The indoor exhibit in the Main Gallery features seahorses, jellies, rays, sharks, and a variety of other tropical fish and marine animals.
Regular admission into to aquarium also grants entry into the daily Sea Lion show which is offered five times throughout the day during the summer season. The sea lions, with guidance from their trainers, performed a series of behaviours over the course of an hour. It was actually very well done.
After viewing all of the exhibits at the aquarium we returned to our car and ate our packed lunch. We then drove around the corner to the Mystic Seaport which features the largest maritime museum in the United States. The museum contains various sailing ships, vessels, and historic buildings that are arranged to resemble a 19th century seafaring village that spans across 19 acres of land along the waterfront. Collectively there are over 50 buildings, vessels, and exhibits to tour.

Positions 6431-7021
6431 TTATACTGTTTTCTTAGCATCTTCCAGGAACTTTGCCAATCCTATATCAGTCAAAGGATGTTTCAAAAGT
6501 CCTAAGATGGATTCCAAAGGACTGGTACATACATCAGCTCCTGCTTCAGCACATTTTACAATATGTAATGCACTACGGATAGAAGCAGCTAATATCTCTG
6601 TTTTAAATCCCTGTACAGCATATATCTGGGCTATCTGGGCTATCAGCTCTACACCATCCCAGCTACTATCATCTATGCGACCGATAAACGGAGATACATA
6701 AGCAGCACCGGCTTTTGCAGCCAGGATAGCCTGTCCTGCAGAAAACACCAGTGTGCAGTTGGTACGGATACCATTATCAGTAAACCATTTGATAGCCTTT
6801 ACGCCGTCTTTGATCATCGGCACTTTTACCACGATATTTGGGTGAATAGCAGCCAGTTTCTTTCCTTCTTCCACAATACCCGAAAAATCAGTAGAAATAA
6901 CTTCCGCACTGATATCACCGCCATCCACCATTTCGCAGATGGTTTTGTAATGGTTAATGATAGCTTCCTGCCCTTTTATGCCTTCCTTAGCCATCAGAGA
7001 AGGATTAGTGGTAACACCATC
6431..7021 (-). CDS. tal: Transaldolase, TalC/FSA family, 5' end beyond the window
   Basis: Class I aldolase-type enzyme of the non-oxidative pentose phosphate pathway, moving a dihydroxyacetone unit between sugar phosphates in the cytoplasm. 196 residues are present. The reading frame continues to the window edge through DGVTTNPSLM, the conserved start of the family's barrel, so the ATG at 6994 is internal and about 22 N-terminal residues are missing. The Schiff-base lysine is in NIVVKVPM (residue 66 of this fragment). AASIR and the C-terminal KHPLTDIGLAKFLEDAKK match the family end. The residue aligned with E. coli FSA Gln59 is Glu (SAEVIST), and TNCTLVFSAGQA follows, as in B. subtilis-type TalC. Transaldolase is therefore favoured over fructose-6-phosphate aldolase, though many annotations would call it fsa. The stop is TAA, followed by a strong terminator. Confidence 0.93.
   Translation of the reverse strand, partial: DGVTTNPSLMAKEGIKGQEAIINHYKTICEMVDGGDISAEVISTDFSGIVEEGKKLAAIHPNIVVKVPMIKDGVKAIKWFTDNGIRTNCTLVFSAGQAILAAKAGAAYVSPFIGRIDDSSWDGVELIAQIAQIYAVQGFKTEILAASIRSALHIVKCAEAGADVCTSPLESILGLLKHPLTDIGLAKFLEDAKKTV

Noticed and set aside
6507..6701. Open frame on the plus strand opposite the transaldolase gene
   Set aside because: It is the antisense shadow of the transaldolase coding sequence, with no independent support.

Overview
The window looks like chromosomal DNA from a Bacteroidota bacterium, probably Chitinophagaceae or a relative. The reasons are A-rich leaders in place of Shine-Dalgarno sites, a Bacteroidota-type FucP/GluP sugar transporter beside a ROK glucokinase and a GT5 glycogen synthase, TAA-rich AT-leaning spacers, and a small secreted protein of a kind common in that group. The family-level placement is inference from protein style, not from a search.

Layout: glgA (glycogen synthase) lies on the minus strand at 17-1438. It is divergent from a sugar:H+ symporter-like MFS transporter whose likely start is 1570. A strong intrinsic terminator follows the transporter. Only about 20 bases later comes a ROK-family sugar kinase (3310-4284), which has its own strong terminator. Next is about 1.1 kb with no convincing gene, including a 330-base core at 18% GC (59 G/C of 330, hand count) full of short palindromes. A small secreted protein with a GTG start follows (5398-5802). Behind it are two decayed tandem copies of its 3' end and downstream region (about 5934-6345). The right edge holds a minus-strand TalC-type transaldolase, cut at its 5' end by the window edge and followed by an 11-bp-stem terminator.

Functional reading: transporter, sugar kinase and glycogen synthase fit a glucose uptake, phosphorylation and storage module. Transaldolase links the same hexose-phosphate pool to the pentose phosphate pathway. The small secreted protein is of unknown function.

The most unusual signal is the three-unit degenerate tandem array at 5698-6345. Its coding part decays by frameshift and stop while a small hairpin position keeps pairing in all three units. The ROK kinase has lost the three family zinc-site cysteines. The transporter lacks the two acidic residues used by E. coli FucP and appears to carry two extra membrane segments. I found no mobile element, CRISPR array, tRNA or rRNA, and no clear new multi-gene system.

The village itself contains a number of historic buildings including a shipyard, a boatshop, a store that used to make rope, a shipsmith shop, a shipcarver shop, some churches, a school-house, a convenience store, and a bank.
Among our favorite attractions in the village were the Joseph Conrad and Charles W. Morgan vessels. The Joseph Conrad has been used to train sailors since it was first built in the late 1880s in Denmark. Although there was a period of time where it served as a private yacht and sailed around the world, it has since continued to be used for training purposes in the United States. We happened to stumble onto the boat moments before the scheduled demonstration where the “crew” along with members from the audience (including us) hoisted some pole up that connects to one of the sails (or something like that). The Charles W. Morgan is the last wooden whaling ship used in the United States. It is also the second oldest commercial ship still afloat (the USS Constitution in Boston is older).
After wrapping things up in Mystic Connecticut we headed back home to Boston. We initially planned to camp at a state park in Cape Cod, but the weather conditions worsened (the light drizzle of rain turned torrential) so we decided to cut our losses and return home to sleep in our warm cozy bed.
L & K